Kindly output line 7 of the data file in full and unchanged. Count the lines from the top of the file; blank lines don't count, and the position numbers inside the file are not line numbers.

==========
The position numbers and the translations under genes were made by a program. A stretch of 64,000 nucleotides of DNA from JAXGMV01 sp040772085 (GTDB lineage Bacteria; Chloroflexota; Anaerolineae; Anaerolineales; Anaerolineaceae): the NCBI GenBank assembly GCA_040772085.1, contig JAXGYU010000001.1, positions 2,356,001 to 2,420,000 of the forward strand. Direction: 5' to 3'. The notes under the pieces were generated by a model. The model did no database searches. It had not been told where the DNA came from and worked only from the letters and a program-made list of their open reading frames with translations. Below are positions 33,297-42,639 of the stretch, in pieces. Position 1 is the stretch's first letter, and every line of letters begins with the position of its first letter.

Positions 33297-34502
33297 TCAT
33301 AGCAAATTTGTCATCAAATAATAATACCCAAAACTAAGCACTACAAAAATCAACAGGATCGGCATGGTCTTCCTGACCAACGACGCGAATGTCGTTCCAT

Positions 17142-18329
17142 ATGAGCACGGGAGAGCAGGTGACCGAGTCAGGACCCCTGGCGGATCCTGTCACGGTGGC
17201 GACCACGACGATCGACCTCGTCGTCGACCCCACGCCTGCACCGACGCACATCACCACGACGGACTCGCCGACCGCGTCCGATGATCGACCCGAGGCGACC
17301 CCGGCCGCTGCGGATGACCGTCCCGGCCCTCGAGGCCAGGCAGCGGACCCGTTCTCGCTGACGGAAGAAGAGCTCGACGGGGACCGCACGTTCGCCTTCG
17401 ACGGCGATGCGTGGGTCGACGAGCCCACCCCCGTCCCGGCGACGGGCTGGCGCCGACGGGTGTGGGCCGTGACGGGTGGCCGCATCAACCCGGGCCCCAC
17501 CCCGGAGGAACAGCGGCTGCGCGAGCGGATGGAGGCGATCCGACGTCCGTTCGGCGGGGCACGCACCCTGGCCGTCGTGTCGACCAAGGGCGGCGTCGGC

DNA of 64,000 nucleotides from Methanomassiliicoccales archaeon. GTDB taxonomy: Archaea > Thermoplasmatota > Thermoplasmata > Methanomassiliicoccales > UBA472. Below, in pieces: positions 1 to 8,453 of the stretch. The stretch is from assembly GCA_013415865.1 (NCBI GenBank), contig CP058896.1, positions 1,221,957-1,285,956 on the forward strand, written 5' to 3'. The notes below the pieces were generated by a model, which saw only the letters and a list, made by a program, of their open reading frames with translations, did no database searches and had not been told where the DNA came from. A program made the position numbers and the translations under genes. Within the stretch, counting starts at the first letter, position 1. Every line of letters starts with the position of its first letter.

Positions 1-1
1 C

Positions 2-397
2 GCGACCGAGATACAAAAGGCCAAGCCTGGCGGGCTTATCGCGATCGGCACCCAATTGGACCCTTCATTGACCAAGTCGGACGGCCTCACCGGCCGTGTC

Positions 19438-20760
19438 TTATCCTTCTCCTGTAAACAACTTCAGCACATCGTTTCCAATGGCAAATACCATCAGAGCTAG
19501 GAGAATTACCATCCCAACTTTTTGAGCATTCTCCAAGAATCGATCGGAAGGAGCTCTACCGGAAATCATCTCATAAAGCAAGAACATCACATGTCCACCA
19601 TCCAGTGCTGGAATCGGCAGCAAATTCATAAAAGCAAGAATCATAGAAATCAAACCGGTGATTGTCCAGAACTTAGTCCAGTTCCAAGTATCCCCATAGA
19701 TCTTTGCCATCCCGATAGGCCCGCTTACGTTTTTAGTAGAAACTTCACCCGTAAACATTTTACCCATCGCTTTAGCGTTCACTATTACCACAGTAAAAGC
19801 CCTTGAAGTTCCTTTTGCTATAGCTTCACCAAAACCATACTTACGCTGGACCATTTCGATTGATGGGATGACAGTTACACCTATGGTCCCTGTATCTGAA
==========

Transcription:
17201 GACCACGACGATCGACCTCGTCGTCGACCCCACGCCTGCACCGACGCACATCACCACGACGGACTCGCCGACCGCGTCCGATGATCGACCCGAGGCGACC